Twentieth-century Southern Literature
"Though the flowering of realistic and local-color writing during the first two decades of the century was a sign of things to come, the period between the two world wars was a crucial one for the South's literary development: a literary revival in Richmond came to fruition; at Vanderbilt University a group of young men produced The Fugitive, a remarkable magazine that published some of the century's best verse in its brief run; and the publication and widespread recognition of Faulkner (among others) inaugurated the great flood of southern writing that was to follow in novels, short stories, poetry, and plays." "With more than forty years of experience writing and reading about the subject, and friendships with many of the figures discussed, J. A. Bryant is uniquely qualified to provide the first comprehensive account of southern American literature since 1900. Bryant pays attention to both the cultural and the historical context of the works and authors discussed, and presents the information in an enjoyable, accessible style." --Book Jacket.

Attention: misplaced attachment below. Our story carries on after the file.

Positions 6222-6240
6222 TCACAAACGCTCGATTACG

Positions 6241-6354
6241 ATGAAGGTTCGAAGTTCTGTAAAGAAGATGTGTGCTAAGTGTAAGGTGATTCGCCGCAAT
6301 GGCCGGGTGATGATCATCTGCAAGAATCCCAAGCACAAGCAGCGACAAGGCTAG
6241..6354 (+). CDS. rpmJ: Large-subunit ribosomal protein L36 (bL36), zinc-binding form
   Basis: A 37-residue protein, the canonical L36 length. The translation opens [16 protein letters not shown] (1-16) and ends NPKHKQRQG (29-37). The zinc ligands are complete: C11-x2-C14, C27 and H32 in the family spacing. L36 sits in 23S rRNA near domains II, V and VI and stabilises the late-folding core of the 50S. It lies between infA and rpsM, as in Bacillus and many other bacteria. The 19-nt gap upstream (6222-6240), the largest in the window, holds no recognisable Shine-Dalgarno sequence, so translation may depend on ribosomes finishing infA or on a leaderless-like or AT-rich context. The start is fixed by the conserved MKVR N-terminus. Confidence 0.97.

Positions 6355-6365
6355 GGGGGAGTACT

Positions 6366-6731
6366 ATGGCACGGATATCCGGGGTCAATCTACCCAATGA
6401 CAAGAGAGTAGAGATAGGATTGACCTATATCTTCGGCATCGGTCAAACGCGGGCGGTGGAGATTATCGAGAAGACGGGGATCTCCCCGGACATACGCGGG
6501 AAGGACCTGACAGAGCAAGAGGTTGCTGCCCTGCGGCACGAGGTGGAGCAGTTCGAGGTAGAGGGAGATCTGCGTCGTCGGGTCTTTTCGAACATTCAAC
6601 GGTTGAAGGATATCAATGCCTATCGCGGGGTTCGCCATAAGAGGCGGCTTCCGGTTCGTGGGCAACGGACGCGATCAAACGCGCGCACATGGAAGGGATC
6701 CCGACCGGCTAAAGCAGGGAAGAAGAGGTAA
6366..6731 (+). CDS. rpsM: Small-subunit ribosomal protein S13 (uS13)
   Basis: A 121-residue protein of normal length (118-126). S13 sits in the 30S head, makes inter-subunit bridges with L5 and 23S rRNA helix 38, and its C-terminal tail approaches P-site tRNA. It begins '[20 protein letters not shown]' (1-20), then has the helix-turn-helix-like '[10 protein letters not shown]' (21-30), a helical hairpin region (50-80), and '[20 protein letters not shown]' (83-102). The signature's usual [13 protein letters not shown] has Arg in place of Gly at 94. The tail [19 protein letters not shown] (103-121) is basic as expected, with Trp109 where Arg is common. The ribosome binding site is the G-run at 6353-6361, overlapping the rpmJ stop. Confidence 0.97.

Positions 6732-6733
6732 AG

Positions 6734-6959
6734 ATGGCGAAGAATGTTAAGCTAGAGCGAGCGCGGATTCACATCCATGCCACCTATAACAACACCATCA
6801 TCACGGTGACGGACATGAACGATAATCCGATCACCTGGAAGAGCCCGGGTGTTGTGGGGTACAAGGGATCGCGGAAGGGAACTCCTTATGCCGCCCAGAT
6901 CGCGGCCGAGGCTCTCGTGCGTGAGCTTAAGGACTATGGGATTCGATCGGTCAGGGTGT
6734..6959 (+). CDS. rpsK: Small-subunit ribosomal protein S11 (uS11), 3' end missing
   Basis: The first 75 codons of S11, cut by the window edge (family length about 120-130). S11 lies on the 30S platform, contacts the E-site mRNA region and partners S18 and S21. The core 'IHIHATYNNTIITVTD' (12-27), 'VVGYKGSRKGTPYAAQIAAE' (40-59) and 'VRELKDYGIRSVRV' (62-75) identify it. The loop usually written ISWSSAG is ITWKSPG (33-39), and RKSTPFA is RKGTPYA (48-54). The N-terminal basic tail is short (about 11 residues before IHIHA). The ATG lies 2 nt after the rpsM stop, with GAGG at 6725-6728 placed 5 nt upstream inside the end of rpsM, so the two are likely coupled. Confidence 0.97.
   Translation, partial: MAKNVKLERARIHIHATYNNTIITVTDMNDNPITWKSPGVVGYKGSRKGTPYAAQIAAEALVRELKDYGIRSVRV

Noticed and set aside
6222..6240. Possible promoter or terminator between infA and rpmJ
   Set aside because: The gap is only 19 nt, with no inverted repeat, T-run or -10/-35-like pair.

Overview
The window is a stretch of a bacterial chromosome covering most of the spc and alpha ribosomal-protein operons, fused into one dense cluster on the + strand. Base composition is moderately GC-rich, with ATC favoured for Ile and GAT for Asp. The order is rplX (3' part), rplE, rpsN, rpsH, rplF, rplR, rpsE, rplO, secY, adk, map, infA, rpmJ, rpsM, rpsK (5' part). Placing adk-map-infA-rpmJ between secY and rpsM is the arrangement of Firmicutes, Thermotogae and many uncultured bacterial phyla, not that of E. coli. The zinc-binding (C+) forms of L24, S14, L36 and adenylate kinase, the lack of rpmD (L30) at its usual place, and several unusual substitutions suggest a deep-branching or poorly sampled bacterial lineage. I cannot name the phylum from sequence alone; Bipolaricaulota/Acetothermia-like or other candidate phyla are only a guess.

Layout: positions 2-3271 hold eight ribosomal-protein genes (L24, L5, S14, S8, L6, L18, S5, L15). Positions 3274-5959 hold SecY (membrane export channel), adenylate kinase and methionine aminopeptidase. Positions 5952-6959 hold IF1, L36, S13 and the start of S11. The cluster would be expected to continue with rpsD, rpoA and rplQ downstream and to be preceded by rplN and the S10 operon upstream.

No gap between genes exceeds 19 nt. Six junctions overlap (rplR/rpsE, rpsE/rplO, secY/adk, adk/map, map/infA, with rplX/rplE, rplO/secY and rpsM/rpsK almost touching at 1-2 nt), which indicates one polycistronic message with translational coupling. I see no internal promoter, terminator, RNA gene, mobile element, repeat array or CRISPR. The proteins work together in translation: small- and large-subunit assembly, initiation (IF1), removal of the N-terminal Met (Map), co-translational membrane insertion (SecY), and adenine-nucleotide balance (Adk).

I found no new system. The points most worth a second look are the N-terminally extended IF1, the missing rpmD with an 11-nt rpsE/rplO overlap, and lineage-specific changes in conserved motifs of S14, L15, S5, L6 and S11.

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The New Black Writers
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Page 26 - The Time of Man (1926). My Heart and My Flesh (1927). Jingling in the Wind (1928). The Great Meadow (1930). A Buried Treasure (1931).
Page 18 - I had resolved that I would write of the South, not sentimentally, as a conquered province, but dispassionately, as a part of the larger world.
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Dixie Limited: Railroads, Culture, and the Southern Renaissance
Joseph R. Millichap
Limited preview - 2002